Today's modern running shoe makes it possible for anyone to just throw on a pair, pound the pavement and call themselves an athlete. But with stats like this:
70% of all the Australian runners will be injured in any given 12-month period
I believe that running is more a privilege than it is a right, and so you should have to earn a runner's license before clocking up the KM's. Especially if you have had any time off from running.
So here are our best tips and tricks to help you avoid becoming another statistic.
The thing with running effortlessly is you don't have to wear a barefoot, minimalist, or toe shoe to get a great result. Shoes like the Vivobarefoot, Vibram's etc, they are just tools to enable you to experience the environment and get a greater amount of sensory feedback. Today I will be running in bare feet, but these same rules apply no matter what shoe you wear.
The first tip is to learn how to use your Achilles properly as a spring. First, do some slow deliberate reps, bouncing on the ball of your foot, and feel how hard your muscles have to work to get off the ground. Then, do some light springy ones and feel the difference.
The reason that’s so much easy for us to bounce quickly as opposed to slowly is that Achilles tendon, basically works like a rubber band coiling up, absorbing and then giving us back kinetic and elastic energy from the ground. We call this difference soggy vs sprung, when running you want your foot and calf to work like a spring absorbing forces and propelling you into the next stride, this only really works when you run on your midfoot, though.
The Achilles tendon is quite a specific feature in humans, not many other animals have it. The elastic return from the ground (which is around 30% of it's stored eccentric energy) is one of the things that makes humans running machines.
When people start to run their first (incorrect) thought is trying to go faster. They immediately try to focus on the output of speed and start reaching out with longer and longer strides trying to cover more ground with fewer steps. The problem is that when reaching instead of pushing it leads to a heel strike, taking away that Achilles spring mechanism, overloading the anterior knee and switching off the glutes.
Instead of focusing on speed, think about it being light and being easy. Using that tendon as a spring, conserving energy and trying to be as effortless as possible. Good running should be silent smooth and easy. Focus on landing on the midfoot directly under the centre of mass with the foot sprung into dorsiflexion, aim to pick the foot back up off the ground as quickly as you can minimising ground contact time.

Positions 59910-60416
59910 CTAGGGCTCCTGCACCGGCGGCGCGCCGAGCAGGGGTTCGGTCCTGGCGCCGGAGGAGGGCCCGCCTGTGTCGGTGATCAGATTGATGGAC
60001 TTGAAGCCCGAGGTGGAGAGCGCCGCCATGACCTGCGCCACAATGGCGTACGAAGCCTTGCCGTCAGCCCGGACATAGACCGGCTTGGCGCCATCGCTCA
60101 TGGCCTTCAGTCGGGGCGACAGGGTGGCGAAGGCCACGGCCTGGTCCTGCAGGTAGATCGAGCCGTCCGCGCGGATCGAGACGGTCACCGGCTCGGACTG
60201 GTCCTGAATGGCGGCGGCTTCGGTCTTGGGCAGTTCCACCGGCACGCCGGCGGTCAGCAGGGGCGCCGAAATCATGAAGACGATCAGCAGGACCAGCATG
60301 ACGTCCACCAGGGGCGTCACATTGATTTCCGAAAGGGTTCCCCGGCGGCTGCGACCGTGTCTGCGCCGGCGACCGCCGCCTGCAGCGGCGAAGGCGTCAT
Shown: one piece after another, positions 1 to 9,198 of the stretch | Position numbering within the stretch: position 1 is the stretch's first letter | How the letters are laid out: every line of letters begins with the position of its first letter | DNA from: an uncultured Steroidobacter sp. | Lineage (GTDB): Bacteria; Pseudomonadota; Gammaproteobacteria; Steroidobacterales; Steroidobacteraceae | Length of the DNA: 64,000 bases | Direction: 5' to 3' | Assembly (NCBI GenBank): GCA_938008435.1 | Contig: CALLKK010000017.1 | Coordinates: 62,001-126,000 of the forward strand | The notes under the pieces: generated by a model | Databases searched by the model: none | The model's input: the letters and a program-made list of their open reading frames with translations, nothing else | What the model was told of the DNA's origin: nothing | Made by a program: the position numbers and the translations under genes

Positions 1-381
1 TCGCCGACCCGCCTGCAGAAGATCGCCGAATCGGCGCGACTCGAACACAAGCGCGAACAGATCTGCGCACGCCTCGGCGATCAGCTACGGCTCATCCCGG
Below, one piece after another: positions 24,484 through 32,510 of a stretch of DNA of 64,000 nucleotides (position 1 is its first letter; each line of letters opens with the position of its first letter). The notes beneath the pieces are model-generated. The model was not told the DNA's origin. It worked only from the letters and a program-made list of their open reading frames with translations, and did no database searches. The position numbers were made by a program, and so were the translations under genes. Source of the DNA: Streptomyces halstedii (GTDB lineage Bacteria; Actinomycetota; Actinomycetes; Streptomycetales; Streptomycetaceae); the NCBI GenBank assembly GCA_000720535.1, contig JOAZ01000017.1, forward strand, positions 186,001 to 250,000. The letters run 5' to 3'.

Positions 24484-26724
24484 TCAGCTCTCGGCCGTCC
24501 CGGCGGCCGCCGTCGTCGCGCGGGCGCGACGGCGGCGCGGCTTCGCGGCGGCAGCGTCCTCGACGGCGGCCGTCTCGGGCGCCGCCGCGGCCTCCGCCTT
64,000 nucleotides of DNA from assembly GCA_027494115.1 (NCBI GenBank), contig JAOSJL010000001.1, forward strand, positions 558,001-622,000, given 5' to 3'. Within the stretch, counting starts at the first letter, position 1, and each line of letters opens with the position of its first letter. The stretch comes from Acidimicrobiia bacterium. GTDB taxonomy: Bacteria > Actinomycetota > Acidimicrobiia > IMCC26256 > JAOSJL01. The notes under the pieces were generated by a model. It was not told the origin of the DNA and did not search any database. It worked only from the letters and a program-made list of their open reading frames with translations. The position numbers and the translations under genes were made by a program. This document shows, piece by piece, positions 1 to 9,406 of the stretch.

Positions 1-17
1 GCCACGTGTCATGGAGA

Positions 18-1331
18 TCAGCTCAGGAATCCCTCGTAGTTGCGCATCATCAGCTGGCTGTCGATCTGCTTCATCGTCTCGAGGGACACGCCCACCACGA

The next thing is to focus on your posture and thinking about being tall and long through your body. A hunched and cramped upper body makes it hard to breathe and it also tends to create a shuffley, poky style of running that is not conducive to effortless strides.
Imagine there is a string pulling the top of your head up and out away from your body. You also want to have a slight forward lean allowing you to fall into each stride.
Then the last thig to focus on is increasing your cadence of your legs and increasing your stride frequency. Instead of reaching out and lengthening out each stride, Try to take a more strides as a method for increasing speed while staying on your midfoot. Somewhere in the 140-180 mark, as far as strides per minute is a pretty good place to live. This list shows some songs to use as a motivational metronome
Running is a pretty complex motor skill and it’s pretty easy to stuff up if you do it wrong. But if you focus on these tips, being light and bouncy and effortless on your midfoot, using your tendons to store and release elastic energy, being tall instead of hunched up on your posture, and then focusing on a faster cadence, you won’t have to worry about speed because over time, it will simply take care of itself.
And then, once you have that speed up, it’s the best feeling in the world, running this way is a completely different thing to the old heel-strike running that you may or may not be used to.
A word of warning:
As with all the #shoesday videos, a word of warning, don’t jump straight into this new style of running. You want to ease your way and slowly introduce the new stimulus. It's going to be working muscles and tendons in ways that have never trained before.
If you have any problems, seek professional advice. Don’t push through pain or injury, seek some advice, get help and look after your body.